- In ecology and conservation, it has led to a better understanding of population structure and genetic vulnerability among threatened populations. Another result has been new methods for estimating the size of natural populations using the DNA analysis of animal spoor, such as scat.
- In systematic biology, knowledge of genetic variation has resulted in new opportunities for understanding relationships between and within species.
- Thanks to knowledge of genetic variation, it is now possible to determine close relationships between individuals using DNA analysis. This has had a great impact on evolutionary ecology, such as its use in paternity analyses. It has been shown that in many species the females mate with more than one male, so that the offspring in one litter are often half-siblings.
- Additionally, knowledge of genetic variation has naturally been very important in the field of medicine. It lays the foundation for the extensive research being conducted into genetic risk factors for various diseases, but also for the increased focus on individually-adapted treatments on the basis on the patient’s genetics.
Richard Lewontin, US citizen. Born 1929 in New York, USA. Ph.D. 1954 from Columbia University, NY, USA. Emeritus Professor at Harvard University, MA, USA.
Richard Lewontin, Harvard University
Tomoko Ohta, Japanese citizen. Born 1933 in Miyoshi, Japan. Ph.D. 1967 from North Carolina State University, NC, USA. Emeritus Professor at the National Institute of Genetics, Mishima, Japan.
Tomoko Ohta, National Center for Biotechnology Information
Prize amount: SEK 6 million, to be shared equally between the Laureates.
The award ceremony is to be held at the Royal Swedish Academy of Sciences (RSAS) on 6 May 2015, in the presence of Their Majesties the King and Queen of Sweden.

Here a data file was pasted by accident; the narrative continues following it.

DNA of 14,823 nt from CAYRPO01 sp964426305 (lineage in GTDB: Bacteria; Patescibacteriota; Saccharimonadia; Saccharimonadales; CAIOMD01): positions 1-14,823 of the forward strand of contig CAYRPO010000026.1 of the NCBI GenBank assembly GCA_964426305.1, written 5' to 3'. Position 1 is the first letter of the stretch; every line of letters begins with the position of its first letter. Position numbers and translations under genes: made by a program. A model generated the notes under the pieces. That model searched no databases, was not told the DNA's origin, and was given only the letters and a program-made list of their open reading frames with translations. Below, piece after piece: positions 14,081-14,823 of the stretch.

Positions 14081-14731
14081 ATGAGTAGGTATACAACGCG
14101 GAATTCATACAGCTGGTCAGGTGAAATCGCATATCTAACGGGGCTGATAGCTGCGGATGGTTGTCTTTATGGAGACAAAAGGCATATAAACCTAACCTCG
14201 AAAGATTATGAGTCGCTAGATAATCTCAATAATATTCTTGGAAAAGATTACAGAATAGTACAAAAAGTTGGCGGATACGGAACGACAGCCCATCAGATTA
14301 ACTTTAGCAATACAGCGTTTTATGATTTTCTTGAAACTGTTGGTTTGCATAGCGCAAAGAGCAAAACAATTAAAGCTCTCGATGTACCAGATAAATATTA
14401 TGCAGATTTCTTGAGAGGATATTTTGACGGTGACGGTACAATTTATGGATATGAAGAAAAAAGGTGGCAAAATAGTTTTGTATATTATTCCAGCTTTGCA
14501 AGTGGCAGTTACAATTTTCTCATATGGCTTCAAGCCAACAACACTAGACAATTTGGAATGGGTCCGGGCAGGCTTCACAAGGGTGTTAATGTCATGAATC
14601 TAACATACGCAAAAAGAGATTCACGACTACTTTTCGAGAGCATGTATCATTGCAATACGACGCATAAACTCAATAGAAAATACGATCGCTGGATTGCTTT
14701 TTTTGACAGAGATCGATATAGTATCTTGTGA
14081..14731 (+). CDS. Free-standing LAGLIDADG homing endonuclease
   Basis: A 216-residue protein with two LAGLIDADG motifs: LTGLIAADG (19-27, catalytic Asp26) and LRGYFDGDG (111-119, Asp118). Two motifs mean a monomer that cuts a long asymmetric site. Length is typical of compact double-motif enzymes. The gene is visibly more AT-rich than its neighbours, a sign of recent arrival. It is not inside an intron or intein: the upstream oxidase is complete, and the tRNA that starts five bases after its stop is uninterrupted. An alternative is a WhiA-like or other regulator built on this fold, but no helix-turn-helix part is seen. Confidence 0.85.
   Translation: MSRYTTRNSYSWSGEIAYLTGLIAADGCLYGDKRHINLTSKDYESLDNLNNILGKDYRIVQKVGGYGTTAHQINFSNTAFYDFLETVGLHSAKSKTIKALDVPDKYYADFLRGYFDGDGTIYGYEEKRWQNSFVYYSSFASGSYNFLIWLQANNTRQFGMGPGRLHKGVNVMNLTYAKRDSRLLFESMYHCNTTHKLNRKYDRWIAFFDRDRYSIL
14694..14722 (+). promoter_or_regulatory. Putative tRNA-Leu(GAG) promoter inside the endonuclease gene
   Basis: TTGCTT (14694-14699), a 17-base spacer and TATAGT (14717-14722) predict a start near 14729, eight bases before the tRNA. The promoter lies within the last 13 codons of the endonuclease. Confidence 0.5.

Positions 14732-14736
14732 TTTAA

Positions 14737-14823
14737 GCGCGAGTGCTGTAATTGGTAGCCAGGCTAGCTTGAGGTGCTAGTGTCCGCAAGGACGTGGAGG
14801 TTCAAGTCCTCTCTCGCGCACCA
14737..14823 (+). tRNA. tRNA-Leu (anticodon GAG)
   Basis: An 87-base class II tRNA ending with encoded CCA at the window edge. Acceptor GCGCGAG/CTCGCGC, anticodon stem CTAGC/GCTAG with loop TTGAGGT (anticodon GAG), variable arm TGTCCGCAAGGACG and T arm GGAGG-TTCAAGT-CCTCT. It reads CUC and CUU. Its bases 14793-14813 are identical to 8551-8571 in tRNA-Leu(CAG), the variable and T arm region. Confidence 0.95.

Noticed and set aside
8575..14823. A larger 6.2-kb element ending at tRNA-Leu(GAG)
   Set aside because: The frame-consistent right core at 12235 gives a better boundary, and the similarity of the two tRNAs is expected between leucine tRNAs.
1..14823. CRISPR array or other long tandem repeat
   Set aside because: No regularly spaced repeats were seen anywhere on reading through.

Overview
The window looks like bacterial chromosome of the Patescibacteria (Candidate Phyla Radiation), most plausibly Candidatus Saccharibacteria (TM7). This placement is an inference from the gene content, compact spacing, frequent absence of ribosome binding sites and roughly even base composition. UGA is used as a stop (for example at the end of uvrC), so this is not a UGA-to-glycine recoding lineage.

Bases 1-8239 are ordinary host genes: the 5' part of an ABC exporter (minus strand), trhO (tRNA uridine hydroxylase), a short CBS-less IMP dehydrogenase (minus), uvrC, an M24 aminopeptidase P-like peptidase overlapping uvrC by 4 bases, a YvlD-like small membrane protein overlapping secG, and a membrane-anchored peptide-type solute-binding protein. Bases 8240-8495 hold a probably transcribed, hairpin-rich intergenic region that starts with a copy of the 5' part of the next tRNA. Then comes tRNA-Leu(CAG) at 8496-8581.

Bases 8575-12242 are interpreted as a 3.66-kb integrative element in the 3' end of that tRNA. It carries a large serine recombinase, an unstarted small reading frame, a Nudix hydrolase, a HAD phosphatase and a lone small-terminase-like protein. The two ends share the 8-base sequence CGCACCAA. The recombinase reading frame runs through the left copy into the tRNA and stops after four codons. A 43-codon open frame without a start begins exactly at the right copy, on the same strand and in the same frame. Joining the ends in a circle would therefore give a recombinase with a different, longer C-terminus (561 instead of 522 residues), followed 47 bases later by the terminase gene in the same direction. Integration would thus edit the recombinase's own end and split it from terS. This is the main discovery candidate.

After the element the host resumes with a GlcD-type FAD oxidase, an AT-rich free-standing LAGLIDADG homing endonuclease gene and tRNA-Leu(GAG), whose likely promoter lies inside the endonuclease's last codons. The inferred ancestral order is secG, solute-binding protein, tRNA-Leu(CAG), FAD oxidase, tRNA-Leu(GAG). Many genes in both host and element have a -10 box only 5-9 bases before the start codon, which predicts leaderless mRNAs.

Crafoord Days, 5–7 May 2015 in Stockholm and Lund, Sweden
Prize symposium, Tuesday 5 May, RSAS, Stockholm
Award ceremony, Wednesday 6 May, Beijer Hall, RSAS, Stockholm
Prize lecture, Thursday 7 May, Lund University, Lund
The Royal Swedish Academy of Sciences, founded in 1739, is an independent organisation whose overall objective is to promote the sciences and strengthen their influence in society. The Academy takes special responsibility for the natural sciences and mathematics, but endeavours to promote the exchange of ideas between various disciplines.
The Crafoord Prize website
The concept of race: The confusion of social and biological reality, University of California Television
Gene, organism and environment: Bad metaphors and good biology, University of California Television
Lewontin, R. C., Hubby, J. L. 1966. A molecular approach to the study of genic heterozygosity in natural populations. II. Amount of variation and degree of heterozygosity in natural populations of Drosophila pseudoobscura. Genetics 54: 595–609
Current Biology, 22, 16: R618—R619
Ohta, T. 1973. Slightly deleterious mutant substitutions in evolution. Nature 246, 96—98